MORGANTOWN, W.Va. — For illustration of Terrell Chestnut’s never-back-down philosophy, rewind to his sophomore season at Pottsgrove High School, to a teammate’s interception, and to the runback that ensued.
“I was being dumb,” Chestnut recalled. “I felt like I was big and bad, so I went to block the biggest lineman and he ran me over.”
That’s when Chestnut believes he initially weakened his shoulder, the one he finally dislocated as a senior resulting in a torn labrum. The same labrum he tore again during his freshman camp at West Virginia, leading to a redshirt season.
It wasn’t the last or the worst of Chestnut’s injuries. That distinction occurred in the 2012 Pinstripe Bowl—a spiritless night for the WVU football program and a debilitating one for the cornerback whose third career start ended in the first quarter with a torn ACL.
During the hours after surgery, Chestnut deliberated on his bad luck, calculating the months of rehab ahead and realizing he wouldn’t be fully recovered for the 2013 season.
“I think there was a time when I was laying in a hospital bed after my surgery, that I was questioning whether I was going to play football again or whether I even wanted to put my body through it again,” he said. “You only get one body … and I was 21 years old feeling like I was 50.”
“In a hospital bed after my surgery, I was questioning whether I was going to play football again or whether I even wanted to put my body through it again. I was 21 years old feeling like I was 50.” — West Virginia cornerback Terrell Chestnut
Doubt can rid an athlete of his swagger, can stamp out his aggression and essentially make him a has-been. Emerging from a period of brooding, Chestnut decided he didn’t want to be a has-been, not at 21, not two years after coming to West Virginia as one of the top-rated recruits in Pennsylvania.
He recovered mentally but the knee required more time. Chestnut wasn’t cleared to play until the third game of last season, a juncture by which he wasn’t to be found on the 2-deep.
“Yeah, I was very frustrated,” he admitted. “Coming out of high school I had my head held high, because in high school I was the man. And then here I was at the bottom of the totem pole, and I was like dirt because of all the injuries.”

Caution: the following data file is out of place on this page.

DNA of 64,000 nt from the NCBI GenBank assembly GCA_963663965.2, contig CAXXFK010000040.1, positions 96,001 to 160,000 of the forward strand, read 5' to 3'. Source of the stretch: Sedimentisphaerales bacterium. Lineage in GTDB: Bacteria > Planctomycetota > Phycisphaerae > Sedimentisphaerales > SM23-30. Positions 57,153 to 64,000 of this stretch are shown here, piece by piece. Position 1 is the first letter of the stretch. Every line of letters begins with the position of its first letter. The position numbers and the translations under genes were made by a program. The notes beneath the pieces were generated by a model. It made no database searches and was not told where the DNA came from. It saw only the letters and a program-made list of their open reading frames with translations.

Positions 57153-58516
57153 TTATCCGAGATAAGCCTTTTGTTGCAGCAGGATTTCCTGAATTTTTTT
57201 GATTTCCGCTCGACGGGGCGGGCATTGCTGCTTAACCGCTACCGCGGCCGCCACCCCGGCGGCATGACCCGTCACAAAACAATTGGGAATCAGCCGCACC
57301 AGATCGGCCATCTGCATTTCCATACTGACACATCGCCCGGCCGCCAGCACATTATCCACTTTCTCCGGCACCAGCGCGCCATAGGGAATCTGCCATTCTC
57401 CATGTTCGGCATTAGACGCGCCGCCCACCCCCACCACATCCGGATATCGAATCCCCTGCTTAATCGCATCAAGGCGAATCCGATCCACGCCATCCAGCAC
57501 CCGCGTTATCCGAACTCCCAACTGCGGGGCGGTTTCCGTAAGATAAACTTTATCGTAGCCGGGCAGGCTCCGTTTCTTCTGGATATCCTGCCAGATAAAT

From the bottom, Chestnut began his climb thanks to some relatable affirmation from cornerbacks coach Brian Mitchell, who had endured knee and shoulder injuries himself and had the scars to prove it.
“He told me just keep fighting,” Chestnut said. “That was the biggest thing.”
And in search of his big turnaround came a chain of small victories—battles against pain and impatience to push a bit further than the previous day. Out of the rotation at cornerback, Chestnut sought to assert himself on special teams, ripping a fumble away from Texas Tech kick returner Austin Stewart.
“Last season I wanted to make sure I contributed in some way,” he said. Entering this, his junior year, he unapologetically “wanted to have a bigger role.”
Two weeks ahead of West Virginia’s opener against No. 2-ranked Alabama, Chestnut’s role has grown considerably. He’s moving like he did before the knee injury and scrapping to make tackles in run support, and with 2013 starter Icky Banks being held out of practice for a reported academic issue, Chestnut has worked repeatedly with the first-team defense. Competing with Travis Bell for a starting spot, he’s at the bottom of the totem pole no longer.
“It feels great just to have my name called again,” Chestnut said. “It’s been two years since I really played corner in a Big 12 game.”
After Saturday’s scrimmage, Mitchell evaluated Chestnut as fundamentally sound, adding that he “has enough lateral quickness and enough top-end speed to be effective because he’s never going to have any mental letdowns.” Beyond the mechanics and techniques, though, Mitchell offered a more telling description: “He’s a warrior.”
And Chestnut has the scars to prove it.